NPM1

HMAs in NPM1 mutated AML patients unfit for intensive chemotherapy

This month, in a Letter to the Editor of Haematologica, Pedro Henrique Prata from the Hématologie Clinique, Hôpital Saint Louis, Paris, France, and colleagues reported results from their retrospective study, which evaluated the outcomes of patients with nucleophosmin-1 (NPM1) mutated acute myeloid leukemia (AML) unfit for intensive chemotherapy (IC) who are treated with hypomethylating agents (HMAs).

In total, 71 NPM1 positive AML patients who were treated with HMAs between 2007 and 2016 in eight European and one American center were analyzed in this study.

Thirty-four patients (median age = 77 years; range 55–85) received upfront HMAs. They had been considered unfit for intensive chemotherapy based on age > 80, cardiac or other comorbidities, and according to each institution’s recommendations. Azacitidine (AZA) was administered in 17 patients, decitabine (DAC) in 10 patients, and seven patients received guadecitabine. Patients in this group were compared with 92 NPM1 negative AML patients treated upfront with azacitidine between 2007 and 2012.

Thirty-seven patients (median age = 65 years; range 36–87) received HMAs as second or subsequent line of treatment. Patients in this group had previously received anthracycline or cytarabine-based chemotherapy, seven patients had allogeneic, and one autologous stem cell transplantation. AZA was administered in 30 patients, DAC in seven patients and none of the patients received guadecitabine.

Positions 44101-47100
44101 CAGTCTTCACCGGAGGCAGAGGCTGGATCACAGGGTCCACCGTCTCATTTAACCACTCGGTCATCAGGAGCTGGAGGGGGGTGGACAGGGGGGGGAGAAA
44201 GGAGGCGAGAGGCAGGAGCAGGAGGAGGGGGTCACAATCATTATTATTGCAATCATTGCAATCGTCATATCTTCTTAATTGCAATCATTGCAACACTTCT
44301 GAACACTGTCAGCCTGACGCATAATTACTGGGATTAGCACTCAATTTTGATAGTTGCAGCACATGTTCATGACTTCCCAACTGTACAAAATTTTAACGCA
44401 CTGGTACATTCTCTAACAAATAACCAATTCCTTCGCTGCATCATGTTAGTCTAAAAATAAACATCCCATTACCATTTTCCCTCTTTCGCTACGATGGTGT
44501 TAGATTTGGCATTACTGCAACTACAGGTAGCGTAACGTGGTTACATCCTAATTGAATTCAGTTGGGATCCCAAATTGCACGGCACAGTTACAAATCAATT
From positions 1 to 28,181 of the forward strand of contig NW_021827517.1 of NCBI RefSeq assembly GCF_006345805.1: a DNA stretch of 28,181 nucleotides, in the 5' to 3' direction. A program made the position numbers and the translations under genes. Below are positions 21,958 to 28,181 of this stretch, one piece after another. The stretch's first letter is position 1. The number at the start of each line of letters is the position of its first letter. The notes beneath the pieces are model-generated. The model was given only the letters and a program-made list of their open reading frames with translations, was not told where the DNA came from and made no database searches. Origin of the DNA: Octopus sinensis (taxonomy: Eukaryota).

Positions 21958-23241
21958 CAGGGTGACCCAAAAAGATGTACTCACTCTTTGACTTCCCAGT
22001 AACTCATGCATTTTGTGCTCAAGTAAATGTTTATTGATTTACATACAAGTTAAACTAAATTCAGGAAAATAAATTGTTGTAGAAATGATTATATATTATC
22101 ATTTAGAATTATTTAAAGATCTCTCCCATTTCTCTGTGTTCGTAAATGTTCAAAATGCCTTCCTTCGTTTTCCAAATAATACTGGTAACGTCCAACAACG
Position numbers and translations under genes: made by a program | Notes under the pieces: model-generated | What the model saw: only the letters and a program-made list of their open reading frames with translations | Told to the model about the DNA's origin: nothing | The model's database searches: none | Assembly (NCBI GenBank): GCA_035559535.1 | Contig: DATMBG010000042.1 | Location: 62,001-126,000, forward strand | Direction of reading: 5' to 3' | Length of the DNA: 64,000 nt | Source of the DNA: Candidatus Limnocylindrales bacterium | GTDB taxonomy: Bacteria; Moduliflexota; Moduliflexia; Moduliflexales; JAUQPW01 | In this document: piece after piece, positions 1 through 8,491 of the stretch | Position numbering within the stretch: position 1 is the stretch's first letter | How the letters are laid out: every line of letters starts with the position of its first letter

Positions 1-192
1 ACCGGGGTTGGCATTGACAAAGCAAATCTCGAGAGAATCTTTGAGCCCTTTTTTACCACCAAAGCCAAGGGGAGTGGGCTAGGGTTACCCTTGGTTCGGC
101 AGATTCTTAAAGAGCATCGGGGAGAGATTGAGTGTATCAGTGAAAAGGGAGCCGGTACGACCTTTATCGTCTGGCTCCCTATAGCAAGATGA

Key findings:
  • Patients receiving HMAs as first line therapy
    • Overall response ratio (ORR): 45.5%
      • Complete response (CR): 23.5% (8/34)
      • Complete response with incomplete count recovery (CRi): 12% (4/34)
      • Partial response (PR): 9% (3/34)
    • Median overall survival (OS): 280 days
    • Median OS in NPM1 positive and negative patients (median age = 74 years): 280 vs 291 days, P = 0.53, respectively
    • Only one patient was alive after 2 years but relapsed and died at 24.5 months
  • Patients receiving HMAs as second or subsequent line of therapy
    • ORR: 24.5%
      • CR: 21.5% (8/37)
      • CRi: 3% (1/37)
      • Median OS: 269 days

In summary, this is the first study evaluating HMAs in NPM1 positive AML. The results of this retrospective study indicate that HMAs did not yield positive results in terms of long-term survival as first-line treatment of NPM1 positive AML.  The authors suggested that NPM1 status should be added to first-line treatment decision factors in elderly AML. They further noted that “NPM1 status could contribute to physician’s decisions to administer IC rather than HMA when no major contraindications to IC exist.”

References
  1. Prata P.H. et al. NPM1 mutation is not associated with prolonged complete remission in acute myeloid leukemia patients treated with hypomethylating agents. Haematologica. 2018 May 10. DOI: 10.3324/haematol.2018.189886. [Epub ahead of print].
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